Car insurance in Germany

Once you’ve set yourself to buying a new ride, it is time to think about your car insurance in Germany. That step is really important because you can’t even register your car without a valid policy number. There are a few things to consider and the rules might be different from what you know from back home. I recently bought my first car (a Peugeot 308 if you must know, go ze french! 🙂 ), so i thought i would share my experience here in the form of a mini-guide.

car insurance in germany

A little guide to your car insurance in Germany

You will find that german car insurance policies (also known as Kfz Versicherungen) are split between 3 types :

  • Haftpflicht – Liability or third-party coverage

This type of car insurance is minimum legal requirement to be able to register your car. It covers all the damages you and your car might do to other people, other cars or things in case of an accident. It also covers their medical bills too for example. It does not cover damages made to your car if it was your responsibility.

  • Teilkasko – Partial coverage

This includes Haftpflicht & covers all sort of other random risks that life can sometimes throw at you such as damages from theft-attempts or theft attempts themselves, fire, glass damages, thunderstorms, things like that. Vandalism is not covered.

  • Vollkasko – Comprehensive coverage

This type of insurance has all the guarantees of the Teilkasko & Haftpflicht policies, and adds on top a coverage for all damages made on your own car or yourself in the case of an accident. Your insurance company gives money to the person’s car you wrecked AND it gives you money to fix/replace on your own car as well, even if the accident was your fault.

As you might suspect, since there are more liabilities, the policy will be more expensive. Some policies also cover permanent disability you might experience after a crash, or even the death of a passenger. If you buy a car with the help of a financing service from the dealership or from a bank, it might be required to sign-up for a Vollkasko to cover the risks.

In general, when you are looking for a car insurance in Germany for a newly-bought car, it is advised to go for a full coverage as you have put a lot of money to buy the car in the first place. You should try to protect its value. People who buy second-hand cars usually go with Teilkasko.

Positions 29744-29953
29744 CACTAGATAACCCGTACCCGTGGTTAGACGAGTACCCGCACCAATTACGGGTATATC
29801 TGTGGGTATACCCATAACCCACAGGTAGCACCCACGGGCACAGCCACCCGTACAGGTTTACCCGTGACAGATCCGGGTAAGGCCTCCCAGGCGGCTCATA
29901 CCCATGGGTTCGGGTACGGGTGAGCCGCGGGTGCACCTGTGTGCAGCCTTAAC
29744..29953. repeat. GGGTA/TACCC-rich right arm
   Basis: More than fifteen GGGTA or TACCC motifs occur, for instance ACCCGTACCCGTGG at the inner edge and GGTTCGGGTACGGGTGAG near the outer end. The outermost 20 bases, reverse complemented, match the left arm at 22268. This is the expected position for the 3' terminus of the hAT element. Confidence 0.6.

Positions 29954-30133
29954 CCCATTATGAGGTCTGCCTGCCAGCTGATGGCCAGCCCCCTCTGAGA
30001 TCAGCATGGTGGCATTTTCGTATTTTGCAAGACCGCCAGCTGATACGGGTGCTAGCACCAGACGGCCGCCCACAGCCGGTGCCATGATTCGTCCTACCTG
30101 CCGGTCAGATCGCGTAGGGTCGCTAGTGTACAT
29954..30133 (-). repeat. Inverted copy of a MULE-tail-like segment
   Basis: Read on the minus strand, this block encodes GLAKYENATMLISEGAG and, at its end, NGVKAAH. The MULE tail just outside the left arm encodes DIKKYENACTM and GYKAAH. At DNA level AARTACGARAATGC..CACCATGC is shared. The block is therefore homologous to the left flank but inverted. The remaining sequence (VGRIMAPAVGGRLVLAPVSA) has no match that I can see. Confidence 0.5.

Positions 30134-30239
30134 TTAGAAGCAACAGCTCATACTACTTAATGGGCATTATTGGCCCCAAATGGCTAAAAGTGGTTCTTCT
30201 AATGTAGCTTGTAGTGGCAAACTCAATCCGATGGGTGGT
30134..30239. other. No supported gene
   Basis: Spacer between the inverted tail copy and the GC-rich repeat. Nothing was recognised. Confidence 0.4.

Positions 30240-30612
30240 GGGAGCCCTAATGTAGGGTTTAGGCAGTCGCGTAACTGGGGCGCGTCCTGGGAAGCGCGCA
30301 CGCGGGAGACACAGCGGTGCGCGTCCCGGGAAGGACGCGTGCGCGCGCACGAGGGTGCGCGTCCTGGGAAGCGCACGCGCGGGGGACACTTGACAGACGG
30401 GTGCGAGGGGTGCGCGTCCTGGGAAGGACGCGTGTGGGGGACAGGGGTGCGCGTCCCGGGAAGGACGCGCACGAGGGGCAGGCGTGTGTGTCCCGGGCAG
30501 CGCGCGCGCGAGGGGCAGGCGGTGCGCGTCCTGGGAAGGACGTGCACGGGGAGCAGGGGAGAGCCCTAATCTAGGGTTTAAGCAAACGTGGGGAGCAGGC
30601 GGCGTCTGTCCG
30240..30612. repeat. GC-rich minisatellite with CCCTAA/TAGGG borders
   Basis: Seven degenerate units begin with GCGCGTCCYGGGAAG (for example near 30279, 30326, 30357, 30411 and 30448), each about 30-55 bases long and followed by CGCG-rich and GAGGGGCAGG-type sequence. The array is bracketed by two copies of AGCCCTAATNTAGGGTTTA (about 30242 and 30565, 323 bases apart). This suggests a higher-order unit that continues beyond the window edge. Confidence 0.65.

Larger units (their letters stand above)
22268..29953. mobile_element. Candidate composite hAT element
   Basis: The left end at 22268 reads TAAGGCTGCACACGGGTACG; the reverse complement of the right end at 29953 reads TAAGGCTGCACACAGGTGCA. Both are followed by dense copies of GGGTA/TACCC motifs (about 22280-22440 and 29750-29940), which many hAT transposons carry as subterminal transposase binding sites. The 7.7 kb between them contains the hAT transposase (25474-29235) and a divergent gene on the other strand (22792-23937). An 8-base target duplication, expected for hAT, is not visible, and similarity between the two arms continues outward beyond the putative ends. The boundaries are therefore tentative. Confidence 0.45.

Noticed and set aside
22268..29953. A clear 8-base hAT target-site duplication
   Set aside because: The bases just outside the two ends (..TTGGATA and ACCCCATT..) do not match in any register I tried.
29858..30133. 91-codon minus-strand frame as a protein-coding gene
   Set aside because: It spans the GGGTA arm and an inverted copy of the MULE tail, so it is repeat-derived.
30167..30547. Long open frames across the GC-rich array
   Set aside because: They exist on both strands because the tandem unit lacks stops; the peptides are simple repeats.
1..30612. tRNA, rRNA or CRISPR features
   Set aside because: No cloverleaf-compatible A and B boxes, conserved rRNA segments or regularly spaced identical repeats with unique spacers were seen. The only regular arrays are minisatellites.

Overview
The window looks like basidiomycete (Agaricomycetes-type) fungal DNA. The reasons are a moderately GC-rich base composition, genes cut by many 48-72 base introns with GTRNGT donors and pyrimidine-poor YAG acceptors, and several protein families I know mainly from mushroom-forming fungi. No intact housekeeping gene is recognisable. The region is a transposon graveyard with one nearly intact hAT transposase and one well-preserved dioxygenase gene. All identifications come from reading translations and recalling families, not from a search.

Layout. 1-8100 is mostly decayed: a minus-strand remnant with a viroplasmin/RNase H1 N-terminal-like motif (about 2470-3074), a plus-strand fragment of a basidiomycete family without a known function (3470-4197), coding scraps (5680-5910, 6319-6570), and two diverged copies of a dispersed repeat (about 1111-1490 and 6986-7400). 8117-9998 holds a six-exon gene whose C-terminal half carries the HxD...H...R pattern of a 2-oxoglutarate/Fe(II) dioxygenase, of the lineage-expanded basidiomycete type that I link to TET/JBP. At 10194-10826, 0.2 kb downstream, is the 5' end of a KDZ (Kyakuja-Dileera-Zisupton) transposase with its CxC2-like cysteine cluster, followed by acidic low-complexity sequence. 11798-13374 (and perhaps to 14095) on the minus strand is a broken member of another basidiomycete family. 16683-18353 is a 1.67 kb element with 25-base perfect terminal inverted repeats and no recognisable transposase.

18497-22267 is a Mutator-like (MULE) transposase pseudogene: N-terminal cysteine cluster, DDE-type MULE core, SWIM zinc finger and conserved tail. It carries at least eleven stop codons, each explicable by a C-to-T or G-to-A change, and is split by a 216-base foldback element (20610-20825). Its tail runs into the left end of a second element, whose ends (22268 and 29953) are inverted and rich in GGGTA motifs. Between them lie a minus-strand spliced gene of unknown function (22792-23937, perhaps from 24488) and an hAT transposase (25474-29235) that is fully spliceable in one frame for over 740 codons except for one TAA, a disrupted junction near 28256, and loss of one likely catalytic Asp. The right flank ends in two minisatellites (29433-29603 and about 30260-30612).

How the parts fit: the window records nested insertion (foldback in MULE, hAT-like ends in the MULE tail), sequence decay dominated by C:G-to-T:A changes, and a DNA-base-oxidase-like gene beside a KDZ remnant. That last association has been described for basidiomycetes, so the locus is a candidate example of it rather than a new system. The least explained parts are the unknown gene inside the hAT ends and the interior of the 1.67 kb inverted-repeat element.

Factors impacting the costs

Now the criteria that will decide how much you will pay for your car insurance in Germany don’t differ much from what you might know:

  • Driving experience / Age
  • City vs country-side
  • Previous insurance record
  • Number of drivers
  • Postal code: some areas are more vulnerable to crime/accidents/theft
  • Value/model/size/power of the car: the bigger the car is, the more expensive it gets
  • Driving distance: the more you drive in a year, the more it will cost you

Using your existing driving record

One of the first questions i had when looking for a car insurance in Germany was: “It is possible to transfer my good driving history to a german contract?“. I had been driving a few years prior without any accident, so it would have been a shame if i couldn’t enjoy a nice discount on the price i’d pay in Germany too. The answer is more often that not “Yes”. Simply ask your insurance company to write you an official-looking statement proving your good conduct. This helped to access a cheaper car insurance in Germany, only available to experienced drivers. It can save you hundred of euros a year.

Practical steps to sign up for a german car insurance contract online:

Now that you know the basics, you can go ahead and book a contract with a german car insurance company to obtain the eVB number (elektronische Versicherungsbestätigung – electronic insurance confirmation) you need to register your car. You can compare the most competitive offers on platforms like or to get the cheapest rates available. Fill in your information to receive offers via email.

Here are some items you might need explanations for during that process:

  • Saisonkennzeichen (usually, choose no): this is meant for people that only want to have a valid license plate for only part of the year like for a sea-side vehicle for example, resulting in a cheaper car insurance in Germany. Kennzeichen means licence plate
  • Fahrzeugnutzung: state here if you plan to use it for private or professional reasons.
  • Nächtlicher/Üblicher Stellplatz: state here where the car will usually be parked. A enclosed private garage will result in a cheaper rate.
  • Teilnahme am Begleiteten Fahren: In some countries, you can learn to drive with accompanied practice, which usually leads to safer drivers. State here if you did do that.
  • FahrzeugkategorieKombi/Limousine/Cabrio: german names for station wagon/sedan/convertible.
  • Punkte in Flensburg: the local equivalent of the point system managed by the Kraftfahrt Bundesamt, where you can lose points when driving recklessly on the road.